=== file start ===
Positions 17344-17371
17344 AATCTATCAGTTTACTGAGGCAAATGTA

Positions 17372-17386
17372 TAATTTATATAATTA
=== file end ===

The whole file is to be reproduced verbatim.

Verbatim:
Positions 17344-17371
17344 AATCTATCAGTTTACTGAGGCAAATGTA

Positions 17372-17386
17372 TAATTTATATAATTA